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I am a POA for a couple that was my neighbor. They would like to gift me with cash. Can they do that? Can I accept it?

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You can except anything they wish you to have! If the money is withdrawn from a joint account they both must be aware of the transaction.
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Reply to Catnk9
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Imho, you should retain an elder law attorney for this question.
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Reply to Llamalover47
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Talk with their elder law attorney about setting up a personal care/personal needs contract where you may be subsidized?
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Reply to AgentQ
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check with an elder attorney.  yes people can accepts gifts under $15,000 (concerning IRS) HOWEVER if they pay you by check and would need to go into a nursing home BEFORE 5 years is up, you might have to give back that money because NH feels that people give out money so that the NH won't get it.  This is what the elder attorney told us when dad went into a NH.  So double check for your area.  wishing you luck.
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Reply to wolflover451
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See an elder law attorney.
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Reply to gladimhere
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In terms of giving/receiving gifts, the POA isn't any different than anyone else (like family) receiving gifts. As long as it's under $15K for 2020, it doesn't have to be reported to the IRS, anything over that needs to be reported with a 709 form. You won't pay taxes, and the gifter will not pay unless it's over some astronomical amount like $2M (you can google it). That said, should the gifter ever need Medicaid for long term care, that gift amount will be calculated into the eligibility time for receiving long term care. However, long term care is on average $10K per month, if they give you $5000, that's 1/2 month they won't be eligible. And, of course, that's using the 5 year look back period. If they give you $5K for Christmas in 2020, and request Medicaid for LTC in 2028, no problem.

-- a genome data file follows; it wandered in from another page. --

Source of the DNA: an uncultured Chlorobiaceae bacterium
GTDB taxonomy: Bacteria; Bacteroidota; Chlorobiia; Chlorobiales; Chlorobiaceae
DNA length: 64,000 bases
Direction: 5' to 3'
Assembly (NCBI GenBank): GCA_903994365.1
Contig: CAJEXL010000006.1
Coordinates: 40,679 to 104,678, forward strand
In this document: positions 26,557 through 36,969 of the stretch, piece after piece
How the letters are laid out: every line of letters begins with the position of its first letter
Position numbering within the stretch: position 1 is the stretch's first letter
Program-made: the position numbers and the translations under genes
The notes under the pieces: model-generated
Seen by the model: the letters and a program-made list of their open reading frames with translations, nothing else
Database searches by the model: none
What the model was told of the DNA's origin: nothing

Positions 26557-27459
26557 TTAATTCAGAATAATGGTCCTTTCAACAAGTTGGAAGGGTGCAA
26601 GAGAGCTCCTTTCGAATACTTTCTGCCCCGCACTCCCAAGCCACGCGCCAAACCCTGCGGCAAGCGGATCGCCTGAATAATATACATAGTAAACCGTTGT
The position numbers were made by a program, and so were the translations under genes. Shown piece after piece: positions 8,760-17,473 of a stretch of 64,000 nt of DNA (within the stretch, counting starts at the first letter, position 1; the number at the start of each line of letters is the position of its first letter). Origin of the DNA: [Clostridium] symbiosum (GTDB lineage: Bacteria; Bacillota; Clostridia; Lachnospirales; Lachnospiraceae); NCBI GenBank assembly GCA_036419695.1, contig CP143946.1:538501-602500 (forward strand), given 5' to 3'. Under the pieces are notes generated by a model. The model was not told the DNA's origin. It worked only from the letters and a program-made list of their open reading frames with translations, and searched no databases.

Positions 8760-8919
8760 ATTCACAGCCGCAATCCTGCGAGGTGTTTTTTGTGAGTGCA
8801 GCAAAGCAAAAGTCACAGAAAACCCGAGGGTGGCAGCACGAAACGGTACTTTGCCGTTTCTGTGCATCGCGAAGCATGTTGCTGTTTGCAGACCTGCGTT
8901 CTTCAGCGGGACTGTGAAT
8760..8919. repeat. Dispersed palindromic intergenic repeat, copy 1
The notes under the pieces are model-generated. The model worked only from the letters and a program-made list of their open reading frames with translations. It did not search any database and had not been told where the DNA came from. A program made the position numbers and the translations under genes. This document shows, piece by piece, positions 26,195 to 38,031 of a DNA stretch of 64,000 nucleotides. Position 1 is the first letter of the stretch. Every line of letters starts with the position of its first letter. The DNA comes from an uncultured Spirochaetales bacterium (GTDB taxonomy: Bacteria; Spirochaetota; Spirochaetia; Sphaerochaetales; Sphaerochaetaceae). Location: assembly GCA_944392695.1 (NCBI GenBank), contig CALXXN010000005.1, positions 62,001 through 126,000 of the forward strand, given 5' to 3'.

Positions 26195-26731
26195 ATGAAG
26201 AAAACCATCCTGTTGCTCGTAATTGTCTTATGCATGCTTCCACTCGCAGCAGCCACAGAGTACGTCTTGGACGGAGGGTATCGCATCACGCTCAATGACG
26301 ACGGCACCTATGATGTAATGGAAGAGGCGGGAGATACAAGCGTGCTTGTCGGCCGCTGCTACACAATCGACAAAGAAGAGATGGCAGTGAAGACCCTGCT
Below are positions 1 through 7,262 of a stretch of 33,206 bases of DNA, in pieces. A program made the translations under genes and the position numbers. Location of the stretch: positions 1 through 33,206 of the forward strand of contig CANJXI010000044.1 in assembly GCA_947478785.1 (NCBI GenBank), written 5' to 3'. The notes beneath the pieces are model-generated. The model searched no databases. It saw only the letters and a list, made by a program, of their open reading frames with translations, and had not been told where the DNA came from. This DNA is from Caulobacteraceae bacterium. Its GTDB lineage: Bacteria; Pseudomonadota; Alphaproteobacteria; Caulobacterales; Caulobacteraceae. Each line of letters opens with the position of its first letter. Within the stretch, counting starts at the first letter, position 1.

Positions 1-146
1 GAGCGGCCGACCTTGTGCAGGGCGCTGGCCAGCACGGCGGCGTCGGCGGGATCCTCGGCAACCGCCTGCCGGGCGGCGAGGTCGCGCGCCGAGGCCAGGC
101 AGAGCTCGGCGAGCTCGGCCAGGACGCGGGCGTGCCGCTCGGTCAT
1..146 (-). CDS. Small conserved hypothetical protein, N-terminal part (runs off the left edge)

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Reply to ArtMom58
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sudalu Oct 26, 2020
The cap for gifting is at $11M now.
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It may depend a lot on the size of the gift. After all, many POAs are family members, and no-one says they can’t get birthday presents any more. Money is often easier for people that can’t get out shopping and don’t know what you would like. Perhaps you could decide on something that would be nice, tell them that they have given you that thing, take it round to show them, thank them for it, and always refer to it as ‘their present’. Money is a lot more tricky than a ‘thing’ that looks like a present.
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Reply to MargaretMcKen
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I don't know the answers to some of the legal issues, except for one. If you are paid--as opposed to receiving a gift--for serving as a POA, that's income to you, which you will need to report to the IRS as income to you. If you're only talking about a few hundred dollars, if all you care about is being caught, you probably won't get caught. However, morally and legally it is income that you should report. If you're given a gift, then you don't need to report it, but as others have explained, it could affect the Medicaid eligibility of the person who gifts it to you.
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Reply to caroli1